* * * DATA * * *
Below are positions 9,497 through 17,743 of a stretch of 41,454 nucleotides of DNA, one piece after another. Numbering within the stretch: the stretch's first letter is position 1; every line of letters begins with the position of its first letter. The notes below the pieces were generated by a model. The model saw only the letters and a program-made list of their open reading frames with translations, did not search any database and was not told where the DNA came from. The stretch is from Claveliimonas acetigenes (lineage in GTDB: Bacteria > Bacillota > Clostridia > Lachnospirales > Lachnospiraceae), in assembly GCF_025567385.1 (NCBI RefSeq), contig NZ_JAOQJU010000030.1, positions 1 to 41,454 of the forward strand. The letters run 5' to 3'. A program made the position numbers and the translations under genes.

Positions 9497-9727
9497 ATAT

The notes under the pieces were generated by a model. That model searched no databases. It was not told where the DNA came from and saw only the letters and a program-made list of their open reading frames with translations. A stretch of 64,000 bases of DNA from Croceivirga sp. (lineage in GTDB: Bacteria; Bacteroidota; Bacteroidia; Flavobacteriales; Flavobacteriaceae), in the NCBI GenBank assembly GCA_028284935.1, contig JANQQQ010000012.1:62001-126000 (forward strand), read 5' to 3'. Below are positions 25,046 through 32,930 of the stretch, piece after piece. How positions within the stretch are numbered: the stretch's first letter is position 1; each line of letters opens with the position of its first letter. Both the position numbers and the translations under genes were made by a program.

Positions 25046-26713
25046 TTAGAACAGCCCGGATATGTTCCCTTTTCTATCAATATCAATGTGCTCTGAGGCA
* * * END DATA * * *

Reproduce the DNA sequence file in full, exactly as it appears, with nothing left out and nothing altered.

Below are positions 9,497 through 17,743 of a stretch of 41,454 nucleotides of DNA, one piece after another. Numbering within the stretch: the stretch's first letter is position 1; every line of letters begins with the position of its first letter. The notes below the pieces were generated by a model. The model saw only the letters and a program-made list of their open reading frames with translations, did not search any database and was not told where the DNA came from. The stretch is from Claveliimonas acetigenes (lineage in GTDB: Bacteria > Bacillota > Clostridia > Lachnospirales > Lachnospiraceae), in assembly GCF_025567385.1 (NCBI RefSeq), contig NZ_JAOQJU010000030.1, positions 1 to 41,454 of the forward strand. The letters run 5' to 3'. A program made the position numbers and the translations under genes.

Positions 9497-9727
9497 ATAT

The notes under the pieces were generated by a model. That model searched no databases. It was not told where the DNA came from and saw only the letters and a program-made list of their open reading frames with translations. A stretch of 64,000 bases of DNA from Croceivirga sp. (lineage in GTDB: Bacteria; Bacteroidota; Bacteroidia; Flavobacteriales; Flavobacteriaceae), in the NCBI GenBank assembly GCA_028284935.1, contig JANQQQ010000012.1:62001-126000 (forward strand), read 5' to 3'. Below are positions 25,046 through 32,930 of the stretch, piece after piece. How positions within the stretch are numbered: the stretch's first letter is position 1; each line of letters opens with the position of its first letter. Both the position numbers and the translations under genes were made by a program.

Positions 25046-26713
25046 TTAGAACAGCCCGGATATGTTCCCTTTTCTATCAATATCAATGTGCTCTGAGGCA